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My Residence Life Family

As a junior I thought I was prepared for the upcoming school year, especially in my role as a second year RA on East Campus. I expected my life to be relatively similar to my sophomore year in Bell Tower, but I’ve been pleasantly surprised by the changes that have come with a new RA team in Blackwell this year. Not only do I have 34 new freshmen in my hallway, but I also have five new RA’s who have become my residence life family.

Even as an RA, I sometimes feel slightly out of place being an upperclassman on a freshman campus. It’s hard to maintain relationships with the people in my own class because I live far away, and sometimes it’s difficult to be close friends with freshmen because they view RA’s as an authority. But that’s why it’s important to have a few RA friends who are in the same situation. Facing the same challenges brings us closer together, and when the RA team is strong, the overall community of the dorm is stronger, too.

The Blackwell team this year is five sophomores and myself, so I’ve become the “veteran” RA. I’m more confident this year in my ability to build community through planning events, and I’ve helped the new RA’s to learn about the logistics of our role; the paperwork, planning, and meetings can be a little confusing at the beginning of the year. However, I have had a lot to learn from them as well. They bring fresh new ideas to the team, and they have renewed my enthusiasm for building community. It can be frustrating when people don’t come to programs, but having a team of new RA’s who are excited to work hard for the dorm is refreshing and inspiring.

Before the freshmen arrived on campus, the RA’s went through a week of training to learn and practice the skill of solving problems. We discussed the policies and procedures of dealing with various situations ranging from alcohol and drugs to homesick and depressed students. It’s a lot of information to pack into one week, and after training during the day the teams in each dorm completed tasks such as putting up bulletin boards, making door decorations, and checking for damages. Training could be overwhelming and stressful, but the challenges provided a great way to bond with the other RA’s on our teams. We worked in small groups to accomplish tasks and shared individual experiences during training sessions to help each other learn about new ways to solve problems. When we weren’t working we spent time together at the gym, watching movies, and getting to know one another better. I’m appreciative to have such a supportive team to work with this year, and I’m excited to see how we’ll continue working together to create a home for the freshmen of Blackwell.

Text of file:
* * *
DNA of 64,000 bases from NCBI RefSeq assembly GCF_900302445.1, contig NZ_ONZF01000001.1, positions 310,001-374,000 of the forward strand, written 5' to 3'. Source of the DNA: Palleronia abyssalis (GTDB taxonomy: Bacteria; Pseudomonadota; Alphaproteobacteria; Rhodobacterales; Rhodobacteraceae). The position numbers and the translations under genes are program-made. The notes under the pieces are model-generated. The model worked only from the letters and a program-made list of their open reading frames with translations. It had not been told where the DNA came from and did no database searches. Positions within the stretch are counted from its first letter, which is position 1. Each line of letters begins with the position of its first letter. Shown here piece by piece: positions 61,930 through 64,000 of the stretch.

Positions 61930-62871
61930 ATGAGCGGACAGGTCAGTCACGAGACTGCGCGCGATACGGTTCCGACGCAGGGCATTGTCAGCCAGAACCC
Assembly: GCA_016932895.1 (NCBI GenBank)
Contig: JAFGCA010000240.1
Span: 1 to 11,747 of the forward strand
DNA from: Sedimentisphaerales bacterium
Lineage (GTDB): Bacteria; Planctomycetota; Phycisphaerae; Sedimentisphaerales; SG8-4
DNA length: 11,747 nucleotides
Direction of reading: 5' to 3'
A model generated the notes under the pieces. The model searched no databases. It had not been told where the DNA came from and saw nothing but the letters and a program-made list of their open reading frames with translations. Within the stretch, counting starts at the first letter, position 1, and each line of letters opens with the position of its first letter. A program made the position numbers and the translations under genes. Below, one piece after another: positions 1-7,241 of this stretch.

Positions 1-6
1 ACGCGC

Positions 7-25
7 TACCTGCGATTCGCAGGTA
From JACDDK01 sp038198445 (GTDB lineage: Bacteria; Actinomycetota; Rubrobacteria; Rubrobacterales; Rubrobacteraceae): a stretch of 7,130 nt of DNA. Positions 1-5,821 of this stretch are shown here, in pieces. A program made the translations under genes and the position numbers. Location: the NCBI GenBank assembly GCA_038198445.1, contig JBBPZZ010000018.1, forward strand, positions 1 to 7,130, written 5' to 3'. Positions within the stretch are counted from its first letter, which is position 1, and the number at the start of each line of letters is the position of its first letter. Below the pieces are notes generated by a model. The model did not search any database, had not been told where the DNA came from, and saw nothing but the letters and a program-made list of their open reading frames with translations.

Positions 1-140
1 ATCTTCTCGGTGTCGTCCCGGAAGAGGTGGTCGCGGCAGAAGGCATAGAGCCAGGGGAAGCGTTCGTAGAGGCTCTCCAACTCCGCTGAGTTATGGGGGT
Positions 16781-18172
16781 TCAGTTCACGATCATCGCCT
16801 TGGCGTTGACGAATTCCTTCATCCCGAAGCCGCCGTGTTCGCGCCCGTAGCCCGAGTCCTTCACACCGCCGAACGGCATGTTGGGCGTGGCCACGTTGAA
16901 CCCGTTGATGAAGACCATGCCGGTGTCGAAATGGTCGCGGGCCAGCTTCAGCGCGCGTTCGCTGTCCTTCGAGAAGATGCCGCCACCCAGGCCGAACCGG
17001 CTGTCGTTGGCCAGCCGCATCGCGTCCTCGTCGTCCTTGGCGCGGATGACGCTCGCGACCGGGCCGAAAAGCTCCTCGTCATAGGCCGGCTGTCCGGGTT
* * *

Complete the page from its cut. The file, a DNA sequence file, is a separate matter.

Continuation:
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New Off-Campus Housing Site

Looking for off-campus housing? Housing, Dining and Residence Life (HDRL) has you covered!

We are proud to announce the launch of a new website to simplify the off-campus housing search for students, parents, faculty and staff, and for area property owners and managers.

The new site offers a user-friendly, searchable database for housing around campus, and in the broader Durham area. It includes photographs and floor plans; descriptions of amenities; maps showing proximity to campus; links to property owner information; a roommate matching feature; and more.

We hope you find this tool useful in your search for off campus housing that meets your needs.

For more information, please visit studentaffairs.duke.edu/hdrl and click on “living off campus” in the left hand menu. Questions? Contact HDRL at housing@studentaffairs.duke.edu.

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Green Dining Awards

Duke Dining locations recognized for sustainability efforts!

It isn't uncommon for Fares Hanna, the owner of Twinnie's and Blue Express eateries on campus, to spend time researching user-friendly, compostable to-go containers or rearranging his kitchens to accommodate reusable china and silverware.